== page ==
Meaning Driven Language Learning
What is driving your language learning, the meaning or the language?
This might seem like an odd question, but I believe the answer to this may help you understand how you may be able to improve your language learning. There are many language learners who I have come across concentrate on learning the new language. What is wrong with that you may ask? At one level there is nothing wrong with that at all. However contrast that, for example, to learning to express what I mean in another language. There is a considerable difference here.
Many language learners go about learning a language and doing all the exercises associated with language classes. There may be some of those who are able to put the necessary meaning into what they are doing and hence bring value to the exercise. However I believe many just keep it at the level of an intellectual exercise and hence the amount of value they extract from the exercise can be minimal.
At this level I am talking about language remains something to be learned, not to be fully engaged in. It remains the same as learning historical facts, or the names of the capital cities of the world. Learning a language is clearly much more than that.
It is important to understand that in the evolution of language, in the learning of our mother tongues, meaning nearly always preceded the language. There was something that needed to be named, so it was named. It is the same when an infant wants to be understood. Once they figure out that sounds can be used for communication, they find words that they can use to express what they want. Meaning is what dictates the progress of language in infants . As they understand more and more, they find more and more utterances that they can say to match to express what they mean. Meaning was the driver (at least in the context of this discussion! ).
However in a lot of instruction, books and materials the meaning may sometimes appear secondary, and depending upon how the learner approaches the learning, even what was there can soon disappear in the effort to complete an exercise.
So learners learn to conjugate the verbs, learn the various tense forms, learn which prepositions to use but somehow the meaning is in the shadows, rather than driving the learning. This can be see in the learning, where the learner is required to concentrate on the forms of the language, rather than on expressing meaning.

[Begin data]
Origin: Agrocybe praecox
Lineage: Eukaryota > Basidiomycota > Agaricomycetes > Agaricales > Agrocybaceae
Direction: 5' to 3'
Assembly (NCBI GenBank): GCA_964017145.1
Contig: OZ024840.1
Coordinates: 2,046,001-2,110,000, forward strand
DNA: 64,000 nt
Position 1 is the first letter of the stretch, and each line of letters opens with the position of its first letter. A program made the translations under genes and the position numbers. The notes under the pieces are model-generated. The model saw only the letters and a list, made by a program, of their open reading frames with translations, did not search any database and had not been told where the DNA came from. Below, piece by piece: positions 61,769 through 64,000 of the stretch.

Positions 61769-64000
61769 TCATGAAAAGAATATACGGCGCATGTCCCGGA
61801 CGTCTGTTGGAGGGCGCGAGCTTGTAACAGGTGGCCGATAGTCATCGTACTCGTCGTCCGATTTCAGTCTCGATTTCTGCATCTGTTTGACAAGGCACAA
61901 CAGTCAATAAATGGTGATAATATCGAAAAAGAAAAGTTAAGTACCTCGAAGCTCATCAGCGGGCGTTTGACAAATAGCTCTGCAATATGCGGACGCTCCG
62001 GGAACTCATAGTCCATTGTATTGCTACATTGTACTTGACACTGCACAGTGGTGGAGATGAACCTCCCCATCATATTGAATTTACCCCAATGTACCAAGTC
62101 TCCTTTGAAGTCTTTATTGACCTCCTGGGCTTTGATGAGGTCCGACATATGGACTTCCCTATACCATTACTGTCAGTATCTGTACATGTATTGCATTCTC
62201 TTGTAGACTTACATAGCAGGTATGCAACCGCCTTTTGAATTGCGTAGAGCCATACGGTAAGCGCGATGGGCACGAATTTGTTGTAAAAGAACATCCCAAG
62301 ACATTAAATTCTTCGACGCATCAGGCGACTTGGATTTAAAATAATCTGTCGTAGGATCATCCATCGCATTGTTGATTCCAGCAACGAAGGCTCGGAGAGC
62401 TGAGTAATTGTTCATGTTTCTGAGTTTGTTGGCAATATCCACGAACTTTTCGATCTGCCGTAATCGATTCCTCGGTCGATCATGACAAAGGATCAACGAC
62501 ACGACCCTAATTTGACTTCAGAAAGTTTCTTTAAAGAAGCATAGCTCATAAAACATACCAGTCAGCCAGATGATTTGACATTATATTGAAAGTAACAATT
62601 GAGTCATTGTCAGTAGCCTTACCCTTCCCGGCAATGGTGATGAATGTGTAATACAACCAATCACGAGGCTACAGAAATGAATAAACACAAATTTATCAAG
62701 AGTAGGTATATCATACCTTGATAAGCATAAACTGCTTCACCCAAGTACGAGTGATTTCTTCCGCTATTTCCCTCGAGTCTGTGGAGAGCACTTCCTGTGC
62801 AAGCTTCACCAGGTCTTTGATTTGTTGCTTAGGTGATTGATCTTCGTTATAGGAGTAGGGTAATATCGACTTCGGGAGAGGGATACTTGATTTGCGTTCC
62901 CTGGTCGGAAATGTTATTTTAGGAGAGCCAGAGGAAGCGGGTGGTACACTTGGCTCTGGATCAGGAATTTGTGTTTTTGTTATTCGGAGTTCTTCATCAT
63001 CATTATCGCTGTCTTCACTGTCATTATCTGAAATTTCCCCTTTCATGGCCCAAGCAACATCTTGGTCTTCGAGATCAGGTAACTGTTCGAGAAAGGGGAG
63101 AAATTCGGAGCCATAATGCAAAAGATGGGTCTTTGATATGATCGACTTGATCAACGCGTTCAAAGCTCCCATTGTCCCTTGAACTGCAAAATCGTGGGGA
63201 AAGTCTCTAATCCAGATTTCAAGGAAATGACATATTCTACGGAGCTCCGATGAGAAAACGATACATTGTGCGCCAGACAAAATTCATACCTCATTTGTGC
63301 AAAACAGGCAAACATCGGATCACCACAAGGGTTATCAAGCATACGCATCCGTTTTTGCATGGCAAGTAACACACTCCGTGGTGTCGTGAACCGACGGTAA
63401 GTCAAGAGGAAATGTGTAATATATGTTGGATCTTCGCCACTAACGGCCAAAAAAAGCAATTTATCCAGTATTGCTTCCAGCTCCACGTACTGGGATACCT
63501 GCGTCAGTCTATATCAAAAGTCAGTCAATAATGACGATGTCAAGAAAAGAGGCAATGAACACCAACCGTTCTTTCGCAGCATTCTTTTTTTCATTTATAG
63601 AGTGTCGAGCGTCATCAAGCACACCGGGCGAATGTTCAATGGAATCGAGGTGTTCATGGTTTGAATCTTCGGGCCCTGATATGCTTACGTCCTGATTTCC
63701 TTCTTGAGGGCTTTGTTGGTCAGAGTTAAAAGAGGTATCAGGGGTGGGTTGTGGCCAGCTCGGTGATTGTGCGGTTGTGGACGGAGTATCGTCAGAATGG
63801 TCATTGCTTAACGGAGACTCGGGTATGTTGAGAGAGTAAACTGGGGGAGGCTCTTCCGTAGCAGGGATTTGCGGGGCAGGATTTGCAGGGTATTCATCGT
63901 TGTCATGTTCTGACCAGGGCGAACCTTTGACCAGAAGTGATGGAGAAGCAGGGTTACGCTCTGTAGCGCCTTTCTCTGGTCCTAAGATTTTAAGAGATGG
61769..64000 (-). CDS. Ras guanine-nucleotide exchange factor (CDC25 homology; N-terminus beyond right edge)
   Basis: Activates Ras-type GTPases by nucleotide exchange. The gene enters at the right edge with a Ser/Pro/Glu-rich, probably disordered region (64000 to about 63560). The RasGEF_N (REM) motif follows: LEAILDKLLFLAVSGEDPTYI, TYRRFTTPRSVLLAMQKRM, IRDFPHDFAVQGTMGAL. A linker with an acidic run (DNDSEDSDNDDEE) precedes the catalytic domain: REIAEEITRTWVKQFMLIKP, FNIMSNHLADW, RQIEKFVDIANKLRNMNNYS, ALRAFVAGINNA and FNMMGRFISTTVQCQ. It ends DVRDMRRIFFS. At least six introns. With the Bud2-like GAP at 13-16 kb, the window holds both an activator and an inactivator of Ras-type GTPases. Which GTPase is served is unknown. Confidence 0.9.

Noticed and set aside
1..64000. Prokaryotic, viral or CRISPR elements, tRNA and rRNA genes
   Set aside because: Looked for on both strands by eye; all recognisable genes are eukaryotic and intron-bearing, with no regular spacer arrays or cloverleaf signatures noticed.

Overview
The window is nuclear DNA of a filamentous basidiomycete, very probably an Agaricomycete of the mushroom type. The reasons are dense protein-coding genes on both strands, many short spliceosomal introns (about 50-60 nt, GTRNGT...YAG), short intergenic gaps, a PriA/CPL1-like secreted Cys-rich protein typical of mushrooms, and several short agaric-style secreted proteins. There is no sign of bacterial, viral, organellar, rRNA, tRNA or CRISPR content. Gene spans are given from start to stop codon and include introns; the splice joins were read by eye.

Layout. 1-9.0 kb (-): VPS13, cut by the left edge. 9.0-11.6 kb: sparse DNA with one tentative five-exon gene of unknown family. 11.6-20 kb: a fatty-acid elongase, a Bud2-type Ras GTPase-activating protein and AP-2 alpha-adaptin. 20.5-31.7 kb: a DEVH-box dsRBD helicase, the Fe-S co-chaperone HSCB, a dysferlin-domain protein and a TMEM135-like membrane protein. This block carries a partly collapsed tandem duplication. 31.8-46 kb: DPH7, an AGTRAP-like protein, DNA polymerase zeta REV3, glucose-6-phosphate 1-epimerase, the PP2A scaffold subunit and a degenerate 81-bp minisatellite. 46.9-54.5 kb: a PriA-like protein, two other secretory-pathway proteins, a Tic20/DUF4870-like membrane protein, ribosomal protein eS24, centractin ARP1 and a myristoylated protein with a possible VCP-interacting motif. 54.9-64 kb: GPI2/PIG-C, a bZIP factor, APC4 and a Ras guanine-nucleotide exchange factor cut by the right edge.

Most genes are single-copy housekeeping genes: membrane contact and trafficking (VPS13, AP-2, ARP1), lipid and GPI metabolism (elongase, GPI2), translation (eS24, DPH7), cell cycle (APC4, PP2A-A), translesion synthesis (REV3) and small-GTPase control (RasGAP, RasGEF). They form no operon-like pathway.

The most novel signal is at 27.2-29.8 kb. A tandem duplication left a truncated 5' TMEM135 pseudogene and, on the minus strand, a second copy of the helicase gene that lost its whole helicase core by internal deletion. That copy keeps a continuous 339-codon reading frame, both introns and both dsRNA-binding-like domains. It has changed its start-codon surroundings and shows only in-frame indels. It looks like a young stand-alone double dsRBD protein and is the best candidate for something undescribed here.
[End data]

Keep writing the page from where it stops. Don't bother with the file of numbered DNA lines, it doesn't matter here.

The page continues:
The example just under here, which I found on the net, is pretty typical of what can be found on many sites and in many books.
Learners may fill in the right modals, but
- Do they know what the sentence really means?
- Do they know when they would say such a sentence?
- Do they know how it will be understood if they change the tone or the stress of the modal?
Compare this to creating sentences for yourself about your life and what you would like to say.
- I may not go to school tomorrow as I feel like I am coming down with a cold.
- I may have gone to the party if I knew she was going.
These last 2 sentences are meaning packed. The meaning I created and I put words to the meaning I wanted to convey. If you are not sure how to say something you want to say, then by all means do some research until you can say what you want to say.
This way the learner is in charge of their learning. From here you may find some exercises that might help. I think however it is much better if you think of other scenarios where a similar kind of structure could be used.
For example, I may not go to work tomorrow as my mother is flying in.
My son may not come home tonight as his car is giving him trouble.
It is important to stay at sentence level at least when working on meaning as that way your ability to use the language will be enhances. many language learners stay at the word level and have word lists. This slow down your language learning as language and meaning is seldom used in this way.
This might appear a bit slow but you are learning, in a profound way, so many things not only about the language but also about how to learn languages effectively. You are training yourself to work at the level of meaning. You are letting meaning drive your learning at the same time as being active and driving your learning. It does not always have to be like this, but this helps to train your brain to look for the right clues, to be proactive, to look for similarities and patterns, no matter how you are learning. As you get better in all this your learning will become increasingly effective and more rewarding!